PDA

View Full Version : How does everyone guard against fly strike?



bensonlola
05-04-2010, 09:48 PM
My plan of action will be to prevent with a good diet (little pellets, lots of hay, some veg and fresh herbs) check their butts are clean by feeling if they're fluffy under the tail (it stresses them out too much to be lifted and upturned) and keep their toilet area clean.

Can I do anything else? Are fly screens effective/necessary? Can I get any kind of preventative spray? Advice would be appreciated, thanks. :?

Loosy
05-04-2010, 09:51 PM
I've used Rearguard in the past. I only use that if I'm going on holiday over summer and the buns are staying with other people.
There is also a flystrike spray by beaphar I think.
I don't know how effective either of them are. I've never had a bunny with flystrike but obviously have no idea whether that's down to the spray!

I think as long as the bunnies are kept dry and clean the risk of flystrike isn't too great.

Becca
05-04-2010, 09:57 PM
I use citronella oil which flies hate.
I dab some in cotton wool,wrap in muslin and pin it around the shed.
Also spray the litters trays with it:D
Also use fly netting on the runs.

bunny babe
05-04-2010, 10:15 PM
You would not be able to tell by feeling if a tail is fluffy as they lay eggs into the fur. You should really do a thorough check all around the back end and underneath.

Rearguard does not keep the flies away, however it will prevent any eggs from hatching if they are laid.

I use mosquito netting stapled (with staple gun) to the run, make sure no flies are trapped in though before closing it. I also have a fly zapper think for inside their wendy house during summer months (rechargeable one).

I have seen the fly repellent sprays but don't know how good they are.

Obviously make sure they are clean and clean toilet out at least once a day. I have a cat litter tray and clean it out twice a day in the summer. I also use megazorb to absorb smells in it.

bensonlola
05-04-2010, 10:26 PM
Thanks for all that everyone!

I'm worried about being able to do a thorough check on their fur rather than just feeling underneath. My buns are not naturally cuddly and Benson especially is very difficult to get on his back and it really stresses him out. Lola hates it too but she's easier to handle. While I know fly strike would be much more stressful, I would hate to have to lift them and frighten them like that every day. Oh I don't know what to do. I'd be dreading every day having to catch em, flip em over and then hold em still while I check em! :?

bunny babe
05-04-2010, 11:09 PM
Could someone help you, e.g. you hold them while they check them so you don't have to put them right on their back.

One of mine is very easy to check, however the other one get a bit freaked out. I calm her down by stroking her nose, then I lean right over her and hold her bum and front paws and hold her to my chest, then slide her down gently - long enough to check.

If you are unable to check them properly, it would be worth considering using rearguard as a precaution, a vet nurse would probably help you to apply it.

Living_a_lie
05-04-2010, 11:48 PM
I have fly strike preventor spray (johnsons I believe). Also checking her bum.

Stator
05-04-2010, 11:54 PM
I use Flyguard by Beaphur, but my buns aren't high risk so I don't know if it helps at all. They really hate it when I put it on but at least it is supposed to last for 3 months.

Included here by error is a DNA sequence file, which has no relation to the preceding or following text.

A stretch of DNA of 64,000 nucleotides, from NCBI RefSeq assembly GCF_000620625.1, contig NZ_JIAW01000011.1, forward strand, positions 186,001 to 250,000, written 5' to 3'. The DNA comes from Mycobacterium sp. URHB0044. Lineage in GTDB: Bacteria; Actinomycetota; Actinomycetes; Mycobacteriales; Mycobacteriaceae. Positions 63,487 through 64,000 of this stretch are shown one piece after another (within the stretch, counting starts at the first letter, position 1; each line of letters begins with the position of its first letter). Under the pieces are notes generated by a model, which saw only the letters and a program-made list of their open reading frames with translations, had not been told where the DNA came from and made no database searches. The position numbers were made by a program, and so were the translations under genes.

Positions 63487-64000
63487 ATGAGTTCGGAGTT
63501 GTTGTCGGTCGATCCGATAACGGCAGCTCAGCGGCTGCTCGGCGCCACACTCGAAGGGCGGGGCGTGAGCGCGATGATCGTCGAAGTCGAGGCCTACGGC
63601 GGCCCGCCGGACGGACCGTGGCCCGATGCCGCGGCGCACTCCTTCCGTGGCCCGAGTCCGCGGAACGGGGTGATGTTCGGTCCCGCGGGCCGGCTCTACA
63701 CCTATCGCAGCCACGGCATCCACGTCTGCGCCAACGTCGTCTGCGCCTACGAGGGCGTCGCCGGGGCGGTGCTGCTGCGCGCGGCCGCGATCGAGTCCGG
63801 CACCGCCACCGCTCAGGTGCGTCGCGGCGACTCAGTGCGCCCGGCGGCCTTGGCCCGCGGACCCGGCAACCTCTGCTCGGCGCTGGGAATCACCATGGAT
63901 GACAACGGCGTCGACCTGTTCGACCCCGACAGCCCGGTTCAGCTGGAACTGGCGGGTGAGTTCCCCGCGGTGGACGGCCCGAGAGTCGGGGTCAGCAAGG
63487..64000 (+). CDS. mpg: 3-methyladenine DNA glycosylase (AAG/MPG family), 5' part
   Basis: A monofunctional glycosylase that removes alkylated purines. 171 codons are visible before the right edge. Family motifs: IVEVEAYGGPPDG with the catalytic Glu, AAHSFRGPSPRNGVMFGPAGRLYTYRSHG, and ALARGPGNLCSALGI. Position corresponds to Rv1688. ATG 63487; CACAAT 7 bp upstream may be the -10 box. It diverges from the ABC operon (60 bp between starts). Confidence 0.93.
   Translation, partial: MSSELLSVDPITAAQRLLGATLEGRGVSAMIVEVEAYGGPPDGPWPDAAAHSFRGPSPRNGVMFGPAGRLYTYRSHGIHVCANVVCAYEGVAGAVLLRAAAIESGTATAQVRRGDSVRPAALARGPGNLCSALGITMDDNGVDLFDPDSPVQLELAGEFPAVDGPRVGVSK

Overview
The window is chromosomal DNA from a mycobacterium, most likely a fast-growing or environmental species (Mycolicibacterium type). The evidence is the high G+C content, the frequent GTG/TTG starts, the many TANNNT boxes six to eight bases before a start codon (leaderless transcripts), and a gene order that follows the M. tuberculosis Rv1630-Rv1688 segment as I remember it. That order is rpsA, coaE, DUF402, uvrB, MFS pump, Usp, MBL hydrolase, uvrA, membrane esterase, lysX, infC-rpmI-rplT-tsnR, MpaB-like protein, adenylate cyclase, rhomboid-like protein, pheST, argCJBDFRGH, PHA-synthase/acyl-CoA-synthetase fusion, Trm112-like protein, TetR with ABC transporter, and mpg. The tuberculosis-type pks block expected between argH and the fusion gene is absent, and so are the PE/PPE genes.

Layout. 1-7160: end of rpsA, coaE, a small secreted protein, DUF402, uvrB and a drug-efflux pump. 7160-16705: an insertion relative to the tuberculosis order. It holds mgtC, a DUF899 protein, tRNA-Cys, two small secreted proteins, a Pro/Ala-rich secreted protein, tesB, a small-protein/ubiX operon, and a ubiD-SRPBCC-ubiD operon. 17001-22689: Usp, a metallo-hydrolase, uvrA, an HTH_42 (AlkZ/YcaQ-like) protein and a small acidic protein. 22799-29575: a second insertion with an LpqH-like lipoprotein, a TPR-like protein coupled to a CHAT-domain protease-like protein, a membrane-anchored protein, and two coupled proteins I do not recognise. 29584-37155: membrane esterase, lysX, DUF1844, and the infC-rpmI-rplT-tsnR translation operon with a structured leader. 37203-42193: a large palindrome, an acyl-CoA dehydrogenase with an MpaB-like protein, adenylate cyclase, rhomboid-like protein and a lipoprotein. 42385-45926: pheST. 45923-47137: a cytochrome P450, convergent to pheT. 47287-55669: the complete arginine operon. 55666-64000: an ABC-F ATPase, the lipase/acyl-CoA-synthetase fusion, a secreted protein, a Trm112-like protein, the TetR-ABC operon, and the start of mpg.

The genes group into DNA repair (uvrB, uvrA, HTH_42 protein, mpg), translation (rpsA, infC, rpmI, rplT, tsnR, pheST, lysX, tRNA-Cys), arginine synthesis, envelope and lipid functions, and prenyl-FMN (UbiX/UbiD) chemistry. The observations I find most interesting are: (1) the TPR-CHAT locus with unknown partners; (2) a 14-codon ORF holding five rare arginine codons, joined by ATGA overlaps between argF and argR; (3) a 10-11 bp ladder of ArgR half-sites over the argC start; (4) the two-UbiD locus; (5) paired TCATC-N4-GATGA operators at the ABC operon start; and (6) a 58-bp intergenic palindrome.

If you have buns at particular risk then see the vet and they might think using Rearguard for prevention is worth it.

*lily*
06-04-2010, 07:23 AM
I used to use the Beaphar one on Sooty as she was a bit overweight. Also used to check her twice a day in the summer, once a day the rest of the time.

I did actually find flies eggs had been laid on her on one occasion :evil: I combed them out with a nit comb.

rachylou
06-04-2010, 11:02 AM
We once used Rear Guard but it sent Jims in to statis as he kept licking himself, no matter how much we treid to stop hims o we were advised not to apply it again, as he is an indoor bun he is low risk anyway so we just check his bum twice a day by feeling all around and underneath and clean his potty out twice a day.

Homer
06-04-2010, 12:02 PM
I am dreading this - Bart will not for the life of him let me put him on his back even though the vets have showed me how to do it plenty of times he will kick out violently so I let him go before he does anything to damage him.

Does anybody have like a video on how to do this successfully? Or have tips?

He is on a high percentage hay diet, which produces lovely golden poops and no uneaten soft poops... what do you think about his risk?

rachylou
06-04-2010, 02:51 PM
Does he live indoors or out?
Is he a good weight?

happysaz133
06-04-2010, 07:50 PM
I've always been lucky, never had a case of flystrike, I just keep them clean and dry :)

Santa
06-04-2010, 10:11 PM
Personally in otherwise healthy buns I think that the sprays etc can do more harm than good - they lull you into a false sense of security and are essentially putting chemicals on your bun.

Rearguard only works on the areas it has been applied, and you don't apply it directly to the animal's genitals or to any areas of broken/damaged skin, which are the most likely areas to get flystrike. If your bun needs to have those areas bathed, it will wash off anyway.

In healthy buns I don't think there's any substitute for scrupulous daily cleaning of litter trays, good hygiene, healthy diet and clean and dry bunnies. I appreciate it may be different for those with ill health but for most buns I think it's a dangerous assumption that they will be 'safe' because they've been sprayed/washed in a fly-killing chemical.